For the Minnesota Twins, 2013 wasn't supposed to be a season of winning. It was supposed to be a season of building.
As August opens, it is difficult to see the progress, at least on the major league level.
The minors are a different story. A great deal of good news has emerged from the farm system — Byron Buxton, Miguel Sano, Eddie Rosario.
But little of that will show this year in Target Field, even in September. Calling up any of those three for a late-season look-see will cost the Twins a 40-man roster spot this winter, and that will only happen if they are certain to open 2014 with the player.
On the big club, legitimate growth is difficult to find.
The pitchers the Twins hoped to establish as rotation pieces — not as aces, mind you, but as the kind of pitchers playoff teams have as their third and fourth starters — regressed. Scott Diamond and Vance Worley are back in Triple A now. Rookie Kyle Gibson took longer to get to Minnesota than hoped, and he appears to be running out of gas.
The young outfielder the Twins had hoped would take the center field and leadoff jobs and run with them also played his way back to Triple A. Aaron Hicks had his moments, but on the whole was a poster boy for the Twins' conservative developmental philosophy,
They pushed Hicks aggressively this year. It didn't work.
But then, patience with Trevor Plouffe and Chris Parmelee hasn't netted productive regular players either. Parmelee — like Hicks, Diamond and Worley — is back in the minors. Plouffe is having an unimpressive season.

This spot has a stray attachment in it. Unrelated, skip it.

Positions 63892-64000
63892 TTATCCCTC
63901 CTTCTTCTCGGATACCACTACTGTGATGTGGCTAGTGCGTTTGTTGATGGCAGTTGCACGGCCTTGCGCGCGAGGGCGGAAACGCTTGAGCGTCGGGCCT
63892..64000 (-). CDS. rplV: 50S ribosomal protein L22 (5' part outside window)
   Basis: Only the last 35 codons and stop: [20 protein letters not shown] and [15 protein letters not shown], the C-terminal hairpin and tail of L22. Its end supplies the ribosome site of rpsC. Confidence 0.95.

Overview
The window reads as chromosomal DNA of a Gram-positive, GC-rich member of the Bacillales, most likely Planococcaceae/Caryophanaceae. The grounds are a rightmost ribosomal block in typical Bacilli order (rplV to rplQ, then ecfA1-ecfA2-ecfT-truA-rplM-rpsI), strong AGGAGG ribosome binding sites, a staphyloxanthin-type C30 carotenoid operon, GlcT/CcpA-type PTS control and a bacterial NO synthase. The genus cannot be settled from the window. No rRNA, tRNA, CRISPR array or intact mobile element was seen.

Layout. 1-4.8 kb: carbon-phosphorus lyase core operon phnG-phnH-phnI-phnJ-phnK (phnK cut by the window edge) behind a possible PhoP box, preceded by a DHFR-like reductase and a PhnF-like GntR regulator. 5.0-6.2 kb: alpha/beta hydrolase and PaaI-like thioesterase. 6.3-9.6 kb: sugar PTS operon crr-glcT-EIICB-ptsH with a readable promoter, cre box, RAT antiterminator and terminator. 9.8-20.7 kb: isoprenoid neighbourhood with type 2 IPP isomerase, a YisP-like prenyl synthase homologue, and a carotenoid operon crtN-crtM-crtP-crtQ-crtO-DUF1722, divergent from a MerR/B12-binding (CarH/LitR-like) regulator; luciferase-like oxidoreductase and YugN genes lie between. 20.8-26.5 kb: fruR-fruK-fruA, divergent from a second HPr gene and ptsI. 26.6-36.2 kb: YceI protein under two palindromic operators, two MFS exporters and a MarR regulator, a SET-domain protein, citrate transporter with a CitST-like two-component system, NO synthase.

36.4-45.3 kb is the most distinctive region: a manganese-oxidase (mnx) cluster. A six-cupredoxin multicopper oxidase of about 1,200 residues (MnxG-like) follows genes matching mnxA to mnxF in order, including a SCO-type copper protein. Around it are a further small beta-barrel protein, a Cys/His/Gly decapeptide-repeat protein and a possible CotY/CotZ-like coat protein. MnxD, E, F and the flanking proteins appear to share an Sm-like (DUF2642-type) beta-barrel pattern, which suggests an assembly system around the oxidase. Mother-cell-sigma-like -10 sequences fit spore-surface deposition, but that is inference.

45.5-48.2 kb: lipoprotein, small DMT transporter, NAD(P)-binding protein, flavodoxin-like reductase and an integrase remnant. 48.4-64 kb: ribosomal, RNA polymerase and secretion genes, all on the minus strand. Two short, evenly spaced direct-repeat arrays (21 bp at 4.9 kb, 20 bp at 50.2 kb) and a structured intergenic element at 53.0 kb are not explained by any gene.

And the veterans who the Twins thought might be flippable at the trading deadline — from hitters Josh Willingham, Justin Morneau and Ryan Doumit to starters Kevin Corriea and Mike Pelfrey — drew little interest in the market.
And so the 2013 season has come to this with less than 60 games to go: On Saturday night, the starting lineup included three minor-league veterans who weren't on the 40-man roster in spring training, one of whom was so lightly regarded he wasn't even invited to major league camp.
That lineup included just two players (Joe Mauer and the up-and-down Oswaldo Arcia) who are good bets to be part of the next good Twins team. Everybody else is just filling a space until somebody better comes along.
This isn't progress. It's regression.
Edward Thoma (344-6377; firstname.lastname@example.org) maintains his Baseball Outsider blog at fpbaseballoutsider.blogspot.com. Follow him on Twitter @bboutsider.